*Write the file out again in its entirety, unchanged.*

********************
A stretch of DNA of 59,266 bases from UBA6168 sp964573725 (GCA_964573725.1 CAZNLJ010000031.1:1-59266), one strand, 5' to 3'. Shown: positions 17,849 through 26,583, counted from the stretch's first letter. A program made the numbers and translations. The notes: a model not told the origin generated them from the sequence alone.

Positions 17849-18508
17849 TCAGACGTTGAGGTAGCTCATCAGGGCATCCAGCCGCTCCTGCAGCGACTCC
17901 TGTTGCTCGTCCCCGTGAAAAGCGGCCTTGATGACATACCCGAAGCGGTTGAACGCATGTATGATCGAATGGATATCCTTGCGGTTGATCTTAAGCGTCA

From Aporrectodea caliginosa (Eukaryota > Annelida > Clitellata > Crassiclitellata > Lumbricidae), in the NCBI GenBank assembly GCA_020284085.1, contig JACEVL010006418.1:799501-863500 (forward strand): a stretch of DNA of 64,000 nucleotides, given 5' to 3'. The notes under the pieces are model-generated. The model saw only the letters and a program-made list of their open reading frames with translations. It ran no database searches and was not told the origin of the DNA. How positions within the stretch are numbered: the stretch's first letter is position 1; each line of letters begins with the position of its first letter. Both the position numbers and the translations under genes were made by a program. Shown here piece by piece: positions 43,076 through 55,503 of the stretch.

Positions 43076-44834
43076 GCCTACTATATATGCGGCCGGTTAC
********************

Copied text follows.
A stretch of DNA of 59,266 bases from UBA6168 sp964573725 (GCA_964573725.1 CAZNLJ010000031.1:1-59266), one strand, 5' to 3'. Shown: positions 17,849 through 26,583, counted from the stretch's first letter. A program made the numbers and translations. The notes: a model not told the origin generated them from the sequence alone.

Positions 17849-18508
17849 TCAGACGTTGAGGTAGCTCATCAGGGCATCCAGCCGCTCCTGCAGCGACTCC
17901 TGTTGCTCGTCCCCGTGAAAAGCGGCCTTGATGACATACCCGAAGCGGTTGAACGCATGTATGATCGAATGGATATCCTTGCGGTTGATCTTAAGCGTCA

From Aporrectodea caliginosa (Eukaryota > Annelida > Clitellata > Crassiclitellata > Lumbricidae), in the NCBI GenBank assembly GCA_020284085.1, contig JACEVL010006418.1:799501-863500 (forward strand): a stretch of DNA of 64,000 nucleotides, given 5' to 3'. The notes under the pieces are model-generated. The model saw only the letters and a program-made list of their open reading frames with translations. It ran no database searches and was not told the origin of the DNA. How positions within the stretch are numbered: the stretch's first letter is position 1; each line of letters begins with the position of its first letter. Both the position numbers and the translations under genes were made by a program. Shown here piece by piece: positions 43,076 through 55,503 of the stretch.

Positions 43076-44834
43076 GCCTACTATATATGCGGCCGGTTAC